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Re: map! gt and map! gT Don't work

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  • Tony Mechelynck
    ... The only _printable_ keys which have a portable Ctrl-equivalent are those foreseen in ASCII. These are: - characters 0x40 to 0x5F, whose Ctrl-equivalent is
    Message 1 of 25 , Jun 3, 2009
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      On 03/06/09 01:27, John Little wrote:
      >> Anyone tell me why the following commands...
      >> map!<C-=> <C-o>gt
      >> map!<C--> <C-o>gT
      > One usually can't map control-minus or control-=, historically there
      > was no such control code.
      > To see what you can map, in insert mode type a control-V (or control-Q
      > if control-V is paste for you) then a key combination you are
      > considering mapping. Watch out, though, weird stuff can happen if your
      > OS (or window manager, or session manager...) does something with the
      > key strokes.
      >> can i map<C-=> & <C--> so as to go to next/previous tab in the premise
      > Your mappings are otherwise ok. In my gvim
      > map!<A-=> <C-o>gt
      > map!<A--> <C-o>gT
      > work with the Alt key. (In my vim in a terminal, these don't work,
      > alt-something gets turned into esc-something.)
      > HTH, John

      The only _printable_ keys which have a portable Ctrl-equivalent are
      those foreseen in ASCII. These are:

      - characters 0x40 to 0x5F, whose Ctrl-equivalent is obtained by
      subtracting 0x40;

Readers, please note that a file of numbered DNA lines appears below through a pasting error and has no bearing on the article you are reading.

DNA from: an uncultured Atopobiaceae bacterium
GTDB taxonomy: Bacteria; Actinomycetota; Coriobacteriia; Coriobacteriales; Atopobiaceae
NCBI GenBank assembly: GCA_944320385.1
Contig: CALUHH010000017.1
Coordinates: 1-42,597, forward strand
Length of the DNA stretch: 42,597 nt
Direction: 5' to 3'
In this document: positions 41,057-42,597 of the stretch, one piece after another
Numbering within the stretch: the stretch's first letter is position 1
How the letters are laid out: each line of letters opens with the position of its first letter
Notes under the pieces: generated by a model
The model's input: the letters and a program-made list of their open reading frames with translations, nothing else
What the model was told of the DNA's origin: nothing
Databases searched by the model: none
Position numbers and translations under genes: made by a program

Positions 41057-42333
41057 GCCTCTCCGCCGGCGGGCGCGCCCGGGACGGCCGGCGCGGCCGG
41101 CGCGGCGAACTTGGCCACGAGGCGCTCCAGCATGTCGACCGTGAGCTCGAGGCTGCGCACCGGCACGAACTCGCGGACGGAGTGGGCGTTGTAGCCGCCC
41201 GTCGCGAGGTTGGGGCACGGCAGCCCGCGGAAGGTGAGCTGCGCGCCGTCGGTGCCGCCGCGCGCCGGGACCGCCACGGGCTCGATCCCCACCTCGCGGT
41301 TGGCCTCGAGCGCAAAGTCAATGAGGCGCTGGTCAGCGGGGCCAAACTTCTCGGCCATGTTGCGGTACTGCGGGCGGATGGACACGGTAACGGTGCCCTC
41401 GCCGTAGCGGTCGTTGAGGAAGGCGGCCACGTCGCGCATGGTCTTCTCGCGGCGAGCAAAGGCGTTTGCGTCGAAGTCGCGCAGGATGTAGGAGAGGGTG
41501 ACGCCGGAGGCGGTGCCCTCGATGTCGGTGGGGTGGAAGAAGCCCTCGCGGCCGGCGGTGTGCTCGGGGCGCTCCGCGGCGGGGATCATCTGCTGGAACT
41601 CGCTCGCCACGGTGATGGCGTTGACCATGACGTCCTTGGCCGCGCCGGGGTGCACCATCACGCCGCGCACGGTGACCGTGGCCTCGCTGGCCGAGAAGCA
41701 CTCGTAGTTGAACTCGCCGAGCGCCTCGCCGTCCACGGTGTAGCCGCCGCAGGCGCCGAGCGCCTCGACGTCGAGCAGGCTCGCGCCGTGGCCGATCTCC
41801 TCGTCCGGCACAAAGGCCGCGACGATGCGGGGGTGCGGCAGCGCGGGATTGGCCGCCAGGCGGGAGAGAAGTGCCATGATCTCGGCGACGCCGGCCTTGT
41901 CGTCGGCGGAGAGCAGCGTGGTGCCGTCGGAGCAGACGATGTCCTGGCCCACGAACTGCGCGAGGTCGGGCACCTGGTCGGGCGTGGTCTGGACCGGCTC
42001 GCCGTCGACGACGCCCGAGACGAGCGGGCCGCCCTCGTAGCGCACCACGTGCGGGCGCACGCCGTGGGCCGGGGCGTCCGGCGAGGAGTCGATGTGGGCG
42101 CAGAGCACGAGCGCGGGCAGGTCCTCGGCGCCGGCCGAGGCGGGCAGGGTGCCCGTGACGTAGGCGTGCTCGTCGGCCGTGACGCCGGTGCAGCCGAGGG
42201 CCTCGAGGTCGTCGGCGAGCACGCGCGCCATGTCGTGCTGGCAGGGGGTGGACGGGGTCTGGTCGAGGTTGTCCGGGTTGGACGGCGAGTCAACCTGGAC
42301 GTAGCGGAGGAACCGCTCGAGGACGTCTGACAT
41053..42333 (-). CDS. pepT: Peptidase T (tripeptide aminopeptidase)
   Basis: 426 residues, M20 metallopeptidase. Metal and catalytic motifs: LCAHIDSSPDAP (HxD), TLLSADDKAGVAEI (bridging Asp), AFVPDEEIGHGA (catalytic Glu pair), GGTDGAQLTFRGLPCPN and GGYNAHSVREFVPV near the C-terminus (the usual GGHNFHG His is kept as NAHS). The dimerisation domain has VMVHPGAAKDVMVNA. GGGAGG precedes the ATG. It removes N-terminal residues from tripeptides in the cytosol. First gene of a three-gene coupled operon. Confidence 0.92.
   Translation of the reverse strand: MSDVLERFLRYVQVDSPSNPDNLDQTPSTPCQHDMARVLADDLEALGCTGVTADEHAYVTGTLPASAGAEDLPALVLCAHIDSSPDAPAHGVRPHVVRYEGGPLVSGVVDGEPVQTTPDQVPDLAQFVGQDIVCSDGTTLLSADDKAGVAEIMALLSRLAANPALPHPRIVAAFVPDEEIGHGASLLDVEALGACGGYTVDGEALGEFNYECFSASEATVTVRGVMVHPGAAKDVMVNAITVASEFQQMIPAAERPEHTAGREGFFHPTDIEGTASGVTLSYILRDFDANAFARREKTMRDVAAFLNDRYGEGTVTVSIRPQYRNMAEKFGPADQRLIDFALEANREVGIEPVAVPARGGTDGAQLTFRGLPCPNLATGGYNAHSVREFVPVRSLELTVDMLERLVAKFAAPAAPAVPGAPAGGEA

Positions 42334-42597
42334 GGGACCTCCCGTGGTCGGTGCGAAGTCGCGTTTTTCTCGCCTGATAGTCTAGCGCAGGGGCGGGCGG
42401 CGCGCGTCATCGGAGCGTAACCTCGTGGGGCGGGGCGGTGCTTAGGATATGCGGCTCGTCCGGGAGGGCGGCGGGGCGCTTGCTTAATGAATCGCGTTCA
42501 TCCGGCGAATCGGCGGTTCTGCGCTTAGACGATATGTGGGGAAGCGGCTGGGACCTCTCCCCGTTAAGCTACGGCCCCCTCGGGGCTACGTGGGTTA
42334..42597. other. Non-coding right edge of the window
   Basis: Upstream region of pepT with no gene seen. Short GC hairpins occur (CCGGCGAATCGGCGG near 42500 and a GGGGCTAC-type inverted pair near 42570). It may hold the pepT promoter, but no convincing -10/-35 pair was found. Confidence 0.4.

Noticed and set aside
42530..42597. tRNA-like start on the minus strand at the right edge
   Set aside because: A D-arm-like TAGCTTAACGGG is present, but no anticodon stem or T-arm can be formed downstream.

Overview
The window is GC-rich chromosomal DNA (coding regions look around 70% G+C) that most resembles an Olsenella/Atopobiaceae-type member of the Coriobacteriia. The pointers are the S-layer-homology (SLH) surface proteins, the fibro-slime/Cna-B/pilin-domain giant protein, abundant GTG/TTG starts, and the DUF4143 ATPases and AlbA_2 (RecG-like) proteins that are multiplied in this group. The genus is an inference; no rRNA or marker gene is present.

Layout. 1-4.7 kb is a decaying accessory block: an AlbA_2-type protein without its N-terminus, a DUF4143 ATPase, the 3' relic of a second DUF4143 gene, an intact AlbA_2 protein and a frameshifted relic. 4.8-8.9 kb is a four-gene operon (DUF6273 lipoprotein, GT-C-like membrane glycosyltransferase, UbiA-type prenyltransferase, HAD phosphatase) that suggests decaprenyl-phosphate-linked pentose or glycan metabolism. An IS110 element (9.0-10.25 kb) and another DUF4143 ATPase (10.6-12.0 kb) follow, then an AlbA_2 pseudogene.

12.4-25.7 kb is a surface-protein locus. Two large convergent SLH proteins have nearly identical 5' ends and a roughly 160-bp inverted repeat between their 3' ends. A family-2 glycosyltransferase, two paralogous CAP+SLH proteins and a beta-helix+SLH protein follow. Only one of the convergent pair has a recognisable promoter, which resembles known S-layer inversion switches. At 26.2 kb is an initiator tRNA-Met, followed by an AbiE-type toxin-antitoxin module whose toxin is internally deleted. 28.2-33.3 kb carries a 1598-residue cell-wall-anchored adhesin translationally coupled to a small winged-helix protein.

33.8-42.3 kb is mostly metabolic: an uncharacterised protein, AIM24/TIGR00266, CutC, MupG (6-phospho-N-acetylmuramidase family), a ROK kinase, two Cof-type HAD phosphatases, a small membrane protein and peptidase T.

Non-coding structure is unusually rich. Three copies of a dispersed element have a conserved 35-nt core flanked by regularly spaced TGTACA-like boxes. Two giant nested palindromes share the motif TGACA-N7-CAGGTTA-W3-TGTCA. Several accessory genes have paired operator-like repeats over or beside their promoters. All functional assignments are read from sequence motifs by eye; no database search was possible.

- lowercase letters a to z, whose Ctrl-equivalent is the same as that of
      the corresponding uppercase letter (meaning also that Ctrl-Shift-letter
      is guaranteed to be the same as Ctrl-letter without Shift -- at least
      according to the ASCII standard, which Vim follows here);
      - the question mark 0x3F, where Ctrl-? is the DEL character, 0x7F.

      Since the minus/dash (0x2D) and the equal sign (0x3D) are not among the
      above, any program which recognizes Ctrl-- and/or Ctrl-= must use fancy
      footwork for the purpose, and Vim doesn't.

      Some _unprintable_ keys, such as F1 to F12 and the cursor-movement keys,
      may have recognisable Ctrl-equivalents, but they are transmitted from
      the keyboard to the program in a totally different way, which may be
      OS-dependent and/or terminal-dependent. (FYI, I have found Shift-Fn to
      be more portable in gvim over several OSes than are Ctrl-Fn or Alt-Fn.
      Ctrl-arrow keys seem to work.)

      As for the Alt key, gvim usually maps it to "OR with 0x80", which means
      that an ASCII key with Alt will usually become synonymous with some
      special or accented character. Caveat emptor! (especially in Insert
      mode). For instance, ç (as in "garçon") is synonymous with Alt-g and é
      (as in "risqué") with Alt-i. Both these French words are entries in my
      Oxford's (unilingual) dictionary. How console terminals map
      Alt-combinations depends on the terminal, and some may not map them at all.

      Best regards,
      Corrupt, stupid grasping functionaries will make at least as big a
      muddle of socialism as stupid, selfish and acquisitive employers can
      make of capitalism.
      -- Walter Lippmann

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